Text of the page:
The UK renewable energy industry seemed to cautiously welcome the announcement from National Grid Electricity Systems Operator (ESO) on 2 June that it had lined up new actions to help speed up electricity grid connections by up to 10 years.
The firm said it was introducing targeted further reforms, which build on its five-point-plan, to speed up connections to the electricity grid.
“We have written to parties seeking to connect to the transmission system to ask for updates on progress and project milestones,” said a statement from the group, “so that non-viable projects can be identified enabling those that are ready and able to connect to the grid much more quickly.”
“This follows the decision by the Code Panel, the body in charge of changes to the Codes that govern the energy industry, to recommend changes to Ofgem in how connection contracts are managed, which will enable us to more effectively manage the queue. We are working with Ofgem on these reforms.”
“Energy generators that are not progressing and will not meet their connection date will either be able to choose to move backwards or leave the queue, in order to make way for projects that want to connect and are delivering on their milestones. These reforms will mean that projects will be able to connect up to ten years earlier.”
The group said the milestones that projects will have to meet are common sense points such as raising finance for the project, buying land, getting planning permission, and breaking ground. Projects with timelines impacted by network build delays outside the control of the developers will not be negatively impacted by these changes.
“To help in checking and verifying whether projects are progressing towards their contracted connection dates, we will be supported by an international engineering consultancy and a legal firm.”
To illustrate the scale of the connections challenge, there are approximately 220 projects due to connect to the national transmission system before 2026, totalling circa 40GW – this equates to more than double peak demand in the summer months for all of Great Britain. However only half of these have got planning consent at this stage and some have moved their connection dates back by over fourteen years.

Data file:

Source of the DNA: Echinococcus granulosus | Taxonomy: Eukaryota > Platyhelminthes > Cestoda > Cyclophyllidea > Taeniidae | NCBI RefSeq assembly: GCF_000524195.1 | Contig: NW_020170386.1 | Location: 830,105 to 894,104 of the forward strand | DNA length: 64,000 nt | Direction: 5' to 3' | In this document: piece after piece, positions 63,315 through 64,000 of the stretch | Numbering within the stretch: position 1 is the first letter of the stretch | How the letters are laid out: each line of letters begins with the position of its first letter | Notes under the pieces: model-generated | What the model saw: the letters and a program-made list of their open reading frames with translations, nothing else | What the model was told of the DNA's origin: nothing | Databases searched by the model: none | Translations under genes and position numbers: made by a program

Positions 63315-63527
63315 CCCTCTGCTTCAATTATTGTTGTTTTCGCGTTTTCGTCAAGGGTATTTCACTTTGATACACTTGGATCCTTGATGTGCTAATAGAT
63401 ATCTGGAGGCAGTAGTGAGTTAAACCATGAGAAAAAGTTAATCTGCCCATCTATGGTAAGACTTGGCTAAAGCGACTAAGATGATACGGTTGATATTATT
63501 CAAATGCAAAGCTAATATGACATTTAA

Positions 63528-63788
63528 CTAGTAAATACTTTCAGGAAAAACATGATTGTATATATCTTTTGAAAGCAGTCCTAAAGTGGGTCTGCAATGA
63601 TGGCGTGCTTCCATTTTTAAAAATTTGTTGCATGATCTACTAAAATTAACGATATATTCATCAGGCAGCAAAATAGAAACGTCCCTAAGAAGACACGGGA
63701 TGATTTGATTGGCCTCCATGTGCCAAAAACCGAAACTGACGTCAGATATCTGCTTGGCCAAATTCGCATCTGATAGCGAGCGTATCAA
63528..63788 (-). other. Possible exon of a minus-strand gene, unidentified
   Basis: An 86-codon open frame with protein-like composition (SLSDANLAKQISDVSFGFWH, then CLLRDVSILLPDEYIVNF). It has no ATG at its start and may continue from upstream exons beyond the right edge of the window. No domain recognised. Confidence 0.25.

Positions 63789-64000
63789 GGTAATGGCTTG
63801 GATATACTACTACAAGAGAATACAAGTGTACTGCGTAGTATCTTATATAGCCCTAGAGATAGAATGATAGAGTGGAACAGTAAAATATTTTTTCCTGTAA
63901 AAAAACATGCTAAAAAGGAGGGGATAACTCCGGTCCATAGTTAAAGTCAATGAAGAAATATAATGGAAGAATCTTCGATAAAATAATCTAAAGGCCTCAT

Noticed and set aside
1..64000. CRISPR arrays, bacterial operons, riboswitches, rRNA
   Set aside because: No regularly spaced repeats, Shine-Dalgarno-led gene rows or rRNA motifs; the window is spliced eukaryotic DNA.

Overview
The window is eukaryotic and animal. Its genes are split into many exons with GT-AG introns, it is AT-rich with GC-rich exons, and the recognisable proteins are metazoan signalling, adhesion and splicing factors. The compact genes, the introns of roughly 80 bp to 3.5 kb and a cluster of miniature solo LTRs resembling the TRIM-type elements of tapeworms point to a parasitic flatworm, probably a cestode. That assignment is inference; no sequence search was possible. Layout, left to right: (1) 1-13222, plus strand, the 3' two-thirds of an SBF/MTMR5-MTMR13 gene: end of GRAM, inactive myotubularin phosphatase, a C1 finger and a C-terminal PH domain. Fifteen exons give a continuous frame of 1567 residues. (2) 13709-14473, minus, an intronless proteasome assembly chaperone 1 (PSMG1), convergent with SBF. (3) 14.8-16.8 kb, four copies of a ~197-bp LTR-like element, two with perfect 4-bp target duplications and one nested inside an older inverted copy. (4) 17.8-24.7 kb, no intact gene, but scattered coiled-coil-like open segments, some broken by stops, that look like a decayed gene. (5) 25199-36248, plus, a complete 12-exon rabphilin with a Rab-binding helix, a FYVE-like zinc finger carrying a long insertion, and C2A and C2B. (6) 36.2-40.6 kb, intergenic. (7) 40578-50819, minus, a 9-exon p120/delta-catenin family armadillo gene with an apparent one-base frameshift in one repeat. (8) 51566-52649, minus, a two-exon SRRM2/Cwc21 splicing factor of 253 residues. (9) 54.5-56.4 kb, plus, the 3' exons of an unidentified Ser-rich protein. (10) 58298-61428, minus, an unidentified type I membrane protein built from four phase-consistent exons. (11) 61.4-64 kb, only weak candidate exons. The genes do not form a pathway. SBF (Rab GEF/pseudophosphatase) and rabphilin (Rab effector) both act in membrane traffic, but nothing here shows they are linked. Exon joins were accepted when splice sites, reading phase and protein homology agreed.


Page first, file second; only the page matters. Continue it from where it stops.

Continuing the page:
In a further development to help projects to progress even quicker, we are today setting out our support for changes to enable developers to build their own connections into the grid. The final consultation on the code modifications required to give effect to this was published yesterday on the ESO web site.
Responding to the news, Zoisa North-Bond, CEO of Octopus Energy Generation, commented: “It’s brilliant to see this announcement as we’ve long suggested quick practical steps like queue-jumping to help deal with huge delays in connecting projects. It’s great that National Grid ESO is also finally opening up competition in this space.
“While it’s a positive step in the right direction, the devil is in the detail. We’re past the point of polite processes. What we need is fresh thinking beyond the concept of ‘a queue’, like concrete dates to implement steps, a firmer stance on prioritising renewables over fossil fuels, and better use of data to show where projects can connect quicker. This will end the gridlock, unlock Britain’s colossal renewables potential and bring down bills for good.”
Stephen McKellar, Senior Policy Manager at Scottish Renewables, said: “The speed at which renewable energy generation projects can connect to the electricity network is one of the key barriers to net-zero, so anything which helps expediate that process is welcome.
“Scottish Renewables has argued that a fair and proportionate method of dealing with the growing number of projects in the connection queue has been needed for some time, but it is essential that decisions on moving or removing projects is made with the best evidence available to avoid unintended consequences.”